Also important to note is that the Lakers are not guaranteed a top five pick simply by having one of the league’s worst five records. Due to the lottery, teams can jump up in the draft and if/when that happens the teams they leapfrog move down. The Lakers, then, have much better odds of retaining their pick with the third or fourth worst record in the league than if they sit in the fifth spot. If they fall outside the worst five records, they will need to be one of those teams with lottery luck and leapfrog others to get into the top five. If you’re wondering why some fans “root” for losses, this is the math that drives those interests.

Getting back on track to tonight’s game, the Lakers are in Denver facing a Nuggets team who is better than them, but not by so much that the game isn’t winnable. Yes, the Nuggets are only five games under .500 and have a nice roster of talented players who, even without Danilo Gallinari, Randy Foye, and JaVale McGee, are deeper than the Lakers. But the last time these two teams played the game went to overtime and that was with the Nuggets having their full complement of players available.

In other words, this game is quite winnable even though it is on the road and the Lakers are still likely adjusting to how they will need to play with Kobe on a reduced workload and playing a different style than he was before he took those three games off — at least if Sunday’s game was any indication. Yes, the Lakers will need to slow Ty Lawson, Aron Aflalo, and Wilson Chandler (who always seems to kill the Lakers). They will need to keep Timofey Mozgov from getting deep position in the paint, keep JJ Hickson off the boards, and try to keep Nate Robinson from getting hot. But these are things they are capable of doing should they remain focused and do work early on that side of the ball.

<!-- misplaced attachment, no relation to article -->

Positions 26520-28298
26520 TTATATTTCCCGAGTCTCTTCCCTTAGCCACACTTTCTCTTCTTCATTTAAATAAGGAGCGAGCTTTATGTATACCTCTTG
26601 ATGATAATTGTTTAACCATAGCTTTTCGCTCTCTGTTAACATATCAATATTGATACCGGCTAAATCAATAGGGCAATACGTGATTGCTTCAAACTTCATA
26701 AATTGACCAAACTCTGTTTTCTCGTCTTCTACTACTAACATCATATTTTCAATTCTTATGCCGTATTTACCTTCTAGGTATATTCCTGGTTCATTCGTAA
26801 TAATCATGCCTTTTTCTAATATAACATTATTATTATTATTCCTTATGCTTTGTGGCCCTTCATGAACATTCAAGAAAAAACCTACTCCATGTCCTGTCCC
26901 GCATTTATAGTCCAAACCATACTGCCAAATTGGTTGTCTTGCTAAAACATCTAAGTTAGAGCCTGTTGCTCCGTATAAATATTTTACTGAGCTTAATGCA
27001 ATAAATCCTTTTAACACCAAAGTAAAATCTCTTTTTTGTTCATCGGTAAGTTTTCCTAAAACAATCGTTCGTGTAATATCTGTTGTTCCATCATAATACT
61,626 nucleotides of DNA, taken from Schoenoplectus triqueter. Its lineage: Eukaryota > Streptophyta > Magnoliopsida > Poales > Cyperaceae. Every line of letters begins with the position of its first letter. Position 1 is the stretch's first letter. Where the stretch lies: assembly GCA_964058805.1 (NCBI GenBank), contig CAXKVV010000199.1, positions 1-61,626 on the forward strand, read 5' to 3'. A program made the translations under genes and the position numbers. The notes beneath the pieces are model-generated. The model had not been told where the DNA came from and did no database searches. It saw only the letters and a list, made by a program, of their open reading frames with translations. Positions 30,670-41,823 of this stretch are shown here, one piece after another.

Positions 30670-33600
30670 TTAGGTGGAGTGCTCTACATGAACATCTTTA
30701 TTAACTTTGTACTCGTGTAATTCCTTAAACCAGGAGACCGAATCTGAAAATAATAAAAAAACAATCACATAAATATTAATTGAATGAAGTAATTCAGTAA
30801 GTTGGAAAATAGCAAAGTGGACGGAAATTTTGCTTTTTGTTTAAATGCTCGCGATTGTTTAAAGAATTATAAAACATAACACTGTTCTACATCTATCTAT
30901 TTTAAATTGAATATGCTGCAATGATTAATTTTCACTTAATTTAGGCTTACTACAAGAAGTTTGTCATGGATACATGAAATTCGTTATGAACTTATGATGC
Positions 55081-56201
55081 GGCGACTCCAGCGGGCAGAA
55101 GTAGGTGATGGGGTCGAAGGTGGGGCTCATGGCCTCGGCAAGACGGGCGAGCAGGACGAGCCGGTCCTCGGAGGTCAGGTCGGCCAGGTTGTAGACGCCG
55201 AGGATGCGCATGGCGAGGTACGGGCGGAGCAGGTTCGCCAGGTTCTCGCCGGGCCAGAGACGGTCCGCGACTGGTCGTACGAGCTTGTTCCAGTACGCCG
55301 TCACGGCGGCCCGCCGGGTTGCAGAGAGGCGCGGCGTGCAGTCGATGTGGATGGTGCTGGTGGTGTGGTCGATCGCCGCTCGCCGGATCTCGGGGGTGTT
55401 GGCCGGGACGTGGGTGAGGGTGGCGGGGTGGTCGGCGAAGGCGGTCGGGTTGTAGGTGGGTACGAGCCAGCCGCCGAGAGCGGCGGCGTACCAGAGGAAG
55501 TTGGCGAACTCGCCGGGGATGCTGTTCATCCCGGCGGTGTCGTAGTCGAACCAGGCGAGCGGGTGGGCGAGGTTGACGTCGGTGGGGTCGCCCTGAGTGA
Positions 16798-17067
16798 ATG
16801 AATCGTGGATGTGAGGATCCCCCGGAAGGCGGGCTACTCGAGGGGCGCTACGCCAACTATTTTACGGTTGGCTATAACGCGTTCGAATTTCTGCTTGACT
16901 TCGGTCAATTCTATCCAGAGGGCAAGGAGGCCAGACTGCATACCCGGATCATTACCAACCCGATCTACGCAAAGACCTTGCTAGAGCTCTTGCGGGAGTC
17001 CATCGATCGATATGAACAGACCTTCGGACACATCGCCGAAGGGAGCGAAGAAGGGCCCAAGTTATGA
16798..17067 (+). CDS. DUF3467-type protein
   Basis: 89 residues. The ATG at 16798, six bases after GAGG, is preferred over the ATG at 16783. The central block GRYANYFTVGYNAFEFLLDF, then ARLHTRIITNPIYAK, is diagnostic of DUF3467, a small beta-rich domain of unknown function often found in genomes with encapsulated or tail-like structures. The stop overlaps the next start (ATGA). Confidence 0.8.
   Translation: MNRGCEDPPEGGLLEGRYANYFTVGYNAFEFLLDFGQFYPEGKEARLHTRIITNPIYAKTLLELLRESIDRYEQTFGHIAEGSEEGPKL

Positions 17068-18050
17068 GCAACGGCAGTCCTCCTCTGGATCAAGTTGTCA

The question, of course, is if, based on the stuff I mentioned at the top of this post, whether or not fans actually want them to.

Where you can watch: 6:00 start time on TWC Sportsnet. Also listen at ESPN Radio 710AM.

The Lakers play the Suns at home this evening, but all their moves aren’t on the court this Sunday. In a bit of a surprise, the Lakers have made two roster moves:

Releasing Henry is really the no-brainer move here as he’s done for the season after tearing his achilles tendon earlier this month. Henry’s contract was fully guaranteed so he will take his salary and rehab in the hopes of making a strong comeback next season. I wish Henry nothing but the best in his endeavors, though it will surely be an uphill climb for him. Last season under Mike D’Antoni, Henry showed that he has an NBA skill set, flashing an ability to hit the long ball while also getting to the basket regularly. If he can ever find a way to make a higher percentage at the foul line and not have so much tunnel vision once he beats the first defender off the dribble, he can take the next step as an offensive player. Of course, all that comes secondary to simply getting healthy — something that, sadly, has been an all to frequent theme for the former Jayhawk.